A few years ago my MBP got a second life due a class action brought on Apple. Things were working just fine for a couple of years and then late last year GPU went belly up again. Display was all green or red depending on how GPU behaved.
Now the funny thing is that I have no way of controlling which GPU to choose from, that is true with other laptops with such configuration.
Searching online i found plenty of complaints and some industrious folks have found a way around. So i went about trying out a few things, given current COVID19 situation needed something better to do to make myself feel better and distracted. Various reference links below.
Approaches to fix discrete GPU issues:
- recycle laptop
- have gmux flashed
- hack hardware
- remove resistor
- reapply thermal paste
- jump thru hoops for OSX - this one
- use linux instead
1-4 are out of question as i might lose this machine and all of them cost quite a bit to get right. Overall 4 seemed more practical, but i am no electronics engineer and it has been a while since i held a solder gun in hand. That made 5 & 6 attractive. Now I wanted to go with (5) first and then try (6) after all the look and feel of OSX is much better and I have a few software licenses that i can use readily.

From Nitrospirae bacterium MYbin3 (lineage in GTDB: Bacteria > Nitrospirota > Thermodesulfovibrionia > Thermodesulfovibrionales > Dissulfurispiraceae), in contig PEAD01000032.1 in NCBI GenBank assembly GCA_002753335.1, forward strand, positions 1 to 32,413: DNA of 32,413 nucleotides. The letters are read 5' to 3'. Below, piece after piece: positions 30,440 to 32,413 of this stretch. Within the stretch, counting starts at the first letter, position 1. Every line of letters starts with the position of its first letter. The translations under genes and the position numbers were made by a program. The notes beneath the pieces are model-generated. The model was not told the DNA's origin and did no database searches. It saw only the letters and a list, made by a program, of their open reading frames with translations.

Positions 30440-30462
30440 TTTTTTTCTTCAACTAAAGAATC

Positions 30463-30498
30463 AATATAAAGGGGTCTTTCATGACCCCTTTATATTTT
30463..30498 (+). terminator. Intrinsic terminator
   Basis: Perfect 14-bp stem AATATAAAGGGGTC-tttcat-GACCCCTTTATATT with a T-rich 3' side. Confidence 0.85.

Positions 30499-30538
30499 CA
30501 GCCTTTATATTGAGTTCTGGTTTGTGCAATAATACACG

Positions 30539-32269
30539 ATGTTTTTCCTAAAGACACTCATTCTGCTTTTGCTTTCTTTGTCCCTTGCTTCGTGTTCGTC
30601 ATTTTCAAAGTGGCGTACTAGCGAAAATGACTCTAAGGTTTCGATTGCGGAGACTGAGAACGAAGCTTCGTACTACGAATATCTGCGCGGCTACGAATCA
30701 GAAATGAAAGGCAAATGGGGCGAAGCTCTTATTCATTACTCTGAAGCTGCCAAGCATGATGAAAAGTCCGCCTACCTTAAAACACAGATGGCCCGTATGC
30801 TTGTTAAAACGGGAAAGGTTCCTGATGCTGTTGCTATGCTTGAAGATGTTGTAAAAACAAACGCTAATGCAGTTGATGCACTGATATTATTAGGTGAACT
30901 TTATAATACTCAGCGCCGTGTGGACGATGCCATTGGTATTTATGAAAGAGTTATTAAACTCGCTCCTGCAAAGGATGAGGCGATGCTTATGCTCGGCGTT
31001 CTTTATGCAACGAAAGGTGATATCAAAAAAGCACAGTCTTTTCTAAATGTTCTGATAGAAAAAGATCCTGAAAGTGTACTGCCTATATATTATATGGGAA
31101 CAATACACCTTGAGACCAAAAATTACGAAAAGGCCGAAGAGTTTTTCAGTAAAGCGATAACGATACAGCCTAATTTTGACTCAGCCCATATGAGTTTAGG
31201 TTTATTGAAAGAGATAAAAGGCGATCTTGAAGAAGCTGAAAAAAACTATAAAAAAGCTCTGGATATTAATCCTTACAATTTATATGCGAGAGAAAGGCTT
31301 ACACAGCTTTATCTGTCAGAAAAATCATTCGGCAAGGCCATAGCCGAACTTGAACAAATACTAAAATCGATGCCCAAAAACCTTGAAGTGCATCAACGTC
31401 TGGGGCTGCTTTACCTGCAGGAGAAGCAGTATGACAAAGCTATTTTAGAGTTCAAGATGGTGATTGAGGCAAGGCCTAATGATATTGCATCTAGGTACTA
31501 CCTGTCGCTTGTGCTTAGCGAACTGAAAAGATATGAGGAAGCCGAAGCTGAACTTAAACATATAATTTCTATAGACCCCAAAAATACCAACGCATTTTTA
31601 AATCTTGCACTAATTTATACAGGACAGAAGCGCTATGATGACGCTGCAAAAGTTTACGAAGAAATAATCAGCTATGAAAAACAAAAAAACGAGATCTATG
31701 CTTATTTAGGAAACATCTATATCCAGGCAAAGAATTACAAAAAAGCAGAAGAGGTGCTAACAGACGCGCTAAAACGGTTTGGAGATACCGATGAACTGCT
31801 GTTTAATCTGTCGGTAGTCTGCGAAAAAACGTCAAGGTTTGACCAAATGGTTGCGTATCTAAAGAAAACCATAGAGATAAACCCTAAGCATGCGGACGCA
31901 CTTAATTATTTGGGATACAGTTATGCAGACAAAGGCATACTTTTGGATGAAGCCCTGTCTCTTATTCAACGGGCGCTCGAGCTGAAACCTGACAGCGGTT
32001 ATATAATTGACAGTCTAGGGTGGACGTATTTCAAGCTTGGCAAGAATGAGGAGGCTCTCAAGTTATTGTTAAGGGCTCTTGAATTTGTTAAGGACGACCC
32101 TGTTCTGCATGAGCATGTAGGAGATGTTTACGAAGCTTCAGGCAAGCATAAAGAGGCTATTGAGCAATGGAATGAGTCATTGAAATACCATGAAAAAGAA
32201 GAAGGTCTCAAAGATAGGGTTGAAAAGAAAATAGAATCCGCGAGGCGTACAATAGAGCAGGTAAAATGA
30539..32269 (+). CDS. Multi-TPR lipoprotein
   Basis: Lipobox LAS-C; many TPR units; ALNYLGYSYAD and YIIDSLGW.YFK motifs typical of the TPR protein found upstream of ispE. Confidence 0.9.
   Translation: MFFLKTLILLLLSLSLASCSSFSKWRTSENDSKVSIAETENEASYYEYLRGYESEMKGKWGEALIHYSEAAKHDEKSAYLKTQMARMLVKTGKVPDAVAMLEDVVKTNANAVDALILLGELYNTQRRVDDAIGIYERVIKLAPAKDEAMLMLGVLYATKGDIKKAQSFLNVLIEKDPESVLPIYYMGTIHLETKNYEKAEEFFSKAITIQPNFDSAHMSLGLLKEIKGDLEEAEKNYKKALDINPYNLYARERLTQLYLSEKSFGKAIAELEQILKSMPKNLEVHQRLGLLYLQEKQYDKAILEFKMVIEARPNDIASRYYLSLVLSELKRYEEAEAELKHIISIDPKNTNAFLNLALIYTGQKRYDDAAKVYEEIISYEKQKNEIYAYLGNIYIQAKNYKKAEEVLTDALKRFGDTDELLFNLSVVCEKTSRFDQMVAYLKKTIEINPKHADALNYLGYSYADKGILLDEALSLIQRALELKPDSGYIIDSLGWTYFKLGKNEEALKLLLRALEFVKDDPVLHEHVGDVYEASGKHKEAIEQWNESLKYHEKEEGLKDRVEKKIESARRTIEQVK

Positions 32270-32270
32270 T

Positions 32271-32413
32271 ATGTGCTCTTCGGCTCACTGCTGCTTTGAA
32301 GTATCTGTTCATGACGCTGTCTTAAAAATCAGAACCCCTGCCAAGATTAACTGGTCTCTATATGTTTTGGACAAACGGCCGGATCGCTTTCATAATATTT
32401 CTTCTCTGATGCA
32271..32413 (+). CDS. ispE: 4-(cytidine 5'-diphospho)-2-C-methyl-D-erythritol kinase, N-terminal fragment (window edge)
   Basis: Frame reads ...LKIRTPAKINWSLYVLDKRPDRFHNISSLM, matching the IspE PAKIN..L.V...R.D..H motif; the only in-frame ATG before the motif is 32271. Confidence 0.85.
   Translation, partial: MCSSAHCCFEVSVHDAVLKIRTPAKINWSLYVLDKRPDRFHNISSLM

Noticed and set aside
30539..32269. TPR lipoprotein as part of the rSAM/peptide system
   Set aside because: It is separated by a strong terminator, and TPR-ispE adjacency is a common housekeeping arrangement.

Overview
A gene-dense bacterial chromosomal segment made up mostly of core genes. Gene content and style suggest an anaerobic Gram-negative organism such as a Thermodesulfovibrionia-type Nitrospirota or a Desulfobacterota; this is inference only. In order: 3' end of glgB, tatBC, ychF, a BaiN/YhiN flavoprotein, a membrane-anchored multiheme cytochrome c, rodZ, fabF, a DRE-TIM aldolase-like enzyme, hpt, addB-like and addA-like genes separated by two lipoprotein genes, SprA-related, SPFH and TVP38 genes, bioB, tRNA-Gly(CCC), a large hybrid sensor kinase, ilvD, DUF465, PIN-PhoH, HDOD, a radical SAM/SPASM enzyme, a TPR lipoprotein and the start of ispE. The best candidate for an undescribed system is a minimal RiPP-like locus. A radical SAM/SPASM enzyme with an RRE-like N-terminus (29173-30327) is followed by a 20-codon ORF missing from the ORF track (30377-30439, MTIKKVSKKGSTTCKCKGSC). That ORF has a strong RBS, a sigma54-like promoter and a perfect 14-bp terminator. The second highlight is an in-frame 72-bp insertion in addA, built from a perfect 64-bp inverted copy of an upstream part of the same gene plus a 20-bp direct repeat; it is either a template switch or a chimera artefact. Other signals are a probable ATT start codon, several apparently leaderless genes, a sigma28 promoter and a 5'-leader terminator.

Steps of fixing (YMMV):
- reset SMC & NVRAM
- ensure to disable discrete GPU (dGPU) in NVRAM
- disable csrutil
- backup AMD kexts
- on login disable dGPU in OSX
- disable turbo boost
(1) reset SMC & NVRAM
This one is well documented. Here is documentation on Apple’s site for resetting SMC and NVRAM. Note, this might cause interesting side effects. Particularly it might lead MBP to boot with dGPU and start rendering thru it. It might make display unusable. From there you are on your own. The funny thing is DisplayPort is driven thru dGPU, so you cannot even connect an external monitor to get the job done.
(2) ensure to disable dGPU in NVRAM
This is where things are a bit hazy. You have two options to do this:
https://gist.github.com/0xbb/974999591da4b1b2635c above links some information about how gpu-power-prefs guid was found
boot OSX in single user mode to boot in single user mode: power on laptop and hold
Command+sbutton. Apple doc. Once on the cmd shell enter following command to set the
# %01 (iGPU) is the key here, %00 would have been dGPU sudo nvram fa4ce28d-b62f-4c99-9cc3-6815686e30f9:gpu-power-prefs=%01%00%00%00
boot thru linux and access efi variables i chose to install from arch linux, found a few steps to create a bootable usb. Once i booted press